1. "Entering The Inferno"  Chan Kwong-wing 2:06
2. "If I Were Him"  Chan Kwong-wing 1:36
3. "Goodbye Master"  Chan Kwong-wing 2:18
4. "Who Are You?"  Chan Kwong-wing 2:44
5. "Let Me Quit"  Chan Kwong-wing 1:32
6. "I Dreamt About You"  Chan Kwong-wing 1:23
7. "Salute"  Chan Kwong-wing 1:56
8. "Mission Abort"  Chan Kwong-wing 4:31
9. "I Am A Cop!"  Chan Kwong-wing 3:26
10. "You Are The Only One"  Chan Kwong-wing 1:06
11. "I Want To Be A Good Guy"  Chan Kwong-wing 3:30
12. "Goodbye Master, Goodbye"  Chan Kwong-wing 1:56
13. "The Inferno"  Chan Kwong-wing 1:51

The theme song, Infernal Affairs (無間道), was composed by Ronald Ng, lyrics provided by Albert Leung, and performed in Cantonese and Mandarin by Andy Lau and Tony Leung.

Although not included in the soundtrack, Tsai Chin's (蔡琴) song "Forgotten Times" (《被遺忘的時光》) features prominently in this film as a recurring element of its storyline, and also in its sequels. As well as serving to elucidate the theme of the films, the song plays an important plot function in chronologically connecting various elements of the story. The (a capella) song can be first heard when Chen and Lau meet in a store, as they are analyzing hi-fi equipment.


The success of the film followed with a prequel and sequel. An open-world videogame, titled Sleeping Dogs, was heavily inspired by Infernal Affairs,[4] with the protagonist of the story infiltrating the criminal underworld as an undercover police Sleeping Dogs are developed by United Front Games and published by Final Fantasy and Dragon Quest series owner Square Enix.

The movie was listed on LOVEHKFilm's Top 50 Movies of the Decade.[5]


American poster

In 2003, Brad Pitt's production company Plan B Entertainment acquired the rights for a Hollywood remake, named The Departed, which was directed by Martin Scorsese, and starred Leonardo DiCaprio, Matt Damon, Jack Nicholson, and Mark Wahlberg, set in Boston, Massachusetts, roughly based on the life of famed Boston mobster James "Whitey" Bulger. The Departed was released on 6 October 2006 and won the Academy Award for Best Picture.

Lau, Tsang, and Cheung parodied the cinema scene to promote the Hong Kong Film Awards. Lau and Tsang, in their respective characters, go through the scene where they meet to gather info on the undercover cop amongst Hon Sam's gang. Lau Kin-ming asks Hon "Why do we always meet in a cinema?", to which Hon answers "It's quiet. No one comes to movies". Cheung comes out from the shadows behind them and says "I don't know...quite a few people watch movies" and we see a slew of Hong Kong celebrities watching various clips of Hong Kong films on the screen. Originally Tony Leung was going to appear but scheduling conflicts led to the recasting.

The 2003 TVB spoof celebrating the Chinese New Year called Mo Ba To (吐氣羊眉賀新春之無霸道), the 2004 comedy film Love Is a Many Stupid Thing by Wong Jing, and the 2004 TVB television drama Shades of Truth were re-writings based on the plot of the film.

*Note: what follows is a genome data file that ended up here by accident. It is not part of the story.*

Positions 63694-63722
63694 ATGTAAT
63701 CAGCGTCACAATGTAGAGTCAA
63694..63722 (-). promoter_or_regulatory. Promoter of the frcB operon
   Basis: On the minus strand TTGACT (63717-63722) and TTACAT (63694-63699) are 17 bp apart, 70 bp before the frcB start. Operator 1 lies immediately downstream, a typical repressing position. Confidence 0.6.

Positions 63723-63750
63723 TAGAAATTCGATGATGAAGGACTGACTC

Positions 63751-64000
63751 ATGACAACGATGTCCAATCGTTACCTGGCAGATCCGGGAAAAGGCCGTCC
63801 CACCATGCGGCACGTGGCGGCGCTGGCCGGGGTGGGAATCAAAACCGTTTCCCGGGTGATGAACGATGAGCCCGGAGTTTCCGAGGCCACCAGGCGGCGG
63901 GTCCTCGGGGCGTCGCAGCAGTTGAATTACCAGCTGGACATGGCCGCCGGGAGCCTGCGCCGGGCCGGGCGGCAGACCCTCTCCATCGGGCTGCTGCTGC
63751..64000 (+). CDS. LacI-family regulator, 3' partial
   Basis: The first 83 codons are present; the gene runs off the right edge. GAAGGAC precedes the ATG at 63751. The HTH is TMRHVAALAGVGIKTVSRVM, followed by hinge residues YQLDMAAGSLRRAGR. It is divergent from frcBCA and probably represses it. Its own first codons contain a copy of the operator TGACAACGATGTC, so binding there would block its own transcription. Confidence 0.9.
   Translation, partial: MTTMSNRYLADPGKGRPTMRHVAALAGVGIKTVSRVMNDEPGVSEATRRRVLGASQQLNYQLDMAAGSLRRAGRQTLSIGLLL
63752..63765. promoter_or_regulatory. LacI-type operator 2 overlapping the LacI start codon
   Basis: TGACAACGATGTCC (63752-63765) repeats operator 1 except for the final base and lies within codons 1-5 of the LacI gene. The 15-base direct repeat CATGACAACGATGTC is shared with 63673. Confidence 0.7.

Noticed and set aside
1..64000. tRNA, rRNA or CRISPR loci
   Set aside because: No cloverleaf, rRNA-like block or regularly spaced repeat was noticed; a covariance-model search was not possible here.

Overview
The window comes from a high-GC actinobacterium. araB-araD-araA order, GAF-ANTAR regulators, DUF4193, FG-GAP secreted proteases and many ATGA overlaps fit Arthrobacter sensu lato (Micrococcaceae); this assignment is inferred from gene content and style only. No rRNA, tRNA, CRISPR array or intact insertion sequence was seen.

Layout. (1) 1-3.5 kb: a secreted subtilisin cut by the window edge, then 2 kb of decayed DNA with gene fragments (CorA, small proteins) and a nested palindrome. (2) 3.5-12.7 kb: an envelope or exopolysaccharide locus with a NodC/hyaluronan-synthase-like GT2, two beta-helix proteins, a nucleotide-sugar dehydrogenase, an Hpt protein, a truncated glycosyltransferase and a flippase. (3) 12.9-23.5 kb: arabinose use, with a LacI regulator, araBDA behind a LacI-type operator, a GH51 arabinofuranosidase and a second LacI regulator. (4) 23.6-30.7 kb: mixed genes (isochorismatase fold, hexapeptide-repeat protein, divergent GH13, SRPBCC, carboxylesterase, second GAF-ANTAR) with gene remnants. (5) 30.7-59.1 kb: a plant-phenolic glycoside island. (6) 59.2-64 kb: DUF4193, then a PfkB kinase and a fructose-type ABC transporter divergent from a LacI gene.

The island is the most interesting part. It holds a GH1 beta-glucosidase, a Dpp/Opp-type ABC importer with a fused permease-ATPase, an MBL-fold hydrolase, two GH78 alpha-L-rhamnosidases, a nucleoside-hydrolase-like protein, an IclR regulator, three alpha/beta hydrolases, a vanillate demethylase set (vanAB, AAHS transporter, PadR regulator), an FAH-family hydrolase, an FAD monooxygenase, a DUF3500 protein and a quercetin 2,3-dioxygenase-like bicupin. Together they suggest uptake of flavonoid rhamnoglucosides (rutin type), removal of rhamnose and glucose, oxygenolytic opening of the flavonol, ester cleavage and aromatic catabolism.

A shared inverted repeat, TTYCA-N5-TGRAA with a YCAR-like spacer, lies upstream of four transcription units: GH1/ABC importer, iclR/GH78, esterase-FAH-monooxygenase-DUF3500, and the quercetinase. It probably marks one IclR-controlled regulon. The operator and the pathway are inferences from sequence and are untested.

In Taiwan SHODA (劉裕銘) and a secondary school student Blanka (布蘭卡) cut and rearranged the original film and inserted new sound tracks to produce their videos Infernal Affairs CD pro2 and Infernal Affairs iPod on the web. The videos had many views and both producers removed their videos after receiving cease and desist letters from the Group Power Workshop Limited (群體工作室), the Taiwan distributor of the film.[6]

Media Asia released a limited edition of eight-DVD set of the Infernal Affairs trilogy in an Ultimate Collectible Boxset (無間道終極珍藏DVD系列(8DVD套裝)) on 20 December 2004. Features included an online game and two Chinese fictional novels of the film series by Lee Muk-Tung (李牧童), titled 無間道I+II小說 ISBN 962-672-259-2 and 無間道III終極無間小說 ISBN 962-672-271-1.

The hi-fi shop scene was later recreated with additions of excerpts of the film to encourage businesses to join the Quality Tourism Services Scheme in Hong Kong.[7]

In 2009, a Korean remake City of Damnation, which was directed by Kim Dong-won was released on 22 January 2009.[8] In 2009, a Telugu remake Homam, which directed and acted by JD Chakravarthy along with Jagapathi Babu was released and became a notable movie. In 2012, Double Face (ダブルフェイス), a Japanese television remake starring Hidetoshi Nishijima was released by TBS and WOWOW.[9] The production aired in two parts: "Police Impersonation" on WOWOW and "Undercover" on TBS.

See also


  1. Infernal Affairs vs. The Departed
  2. "Infernal Affairs vs. the remake, The Departed". Retrieved 23 July 2011.
  3. "The 100 Best Films of World Cinema – 30. Infernal Affairs". Empire.
  6. 陳俍任:電影「無間道」搞怪版始作俑者「CD-PRO2版」作者,接獲在台發行商的警告信,《聯合報》。2004-06-06
  7. "DiscoverHongKong – Interactive Gallery – Video Clips – Index". Archived from the original on 28 July 2008. Retrieved 5 July 2009.
  8. "City of Damnation". Retrieved 22 June 2011.
  9. ダブルフェイス・イントロダクション (TBS Introduction to Double Face). Retrieved 20 September 2012. (Japanese)

External links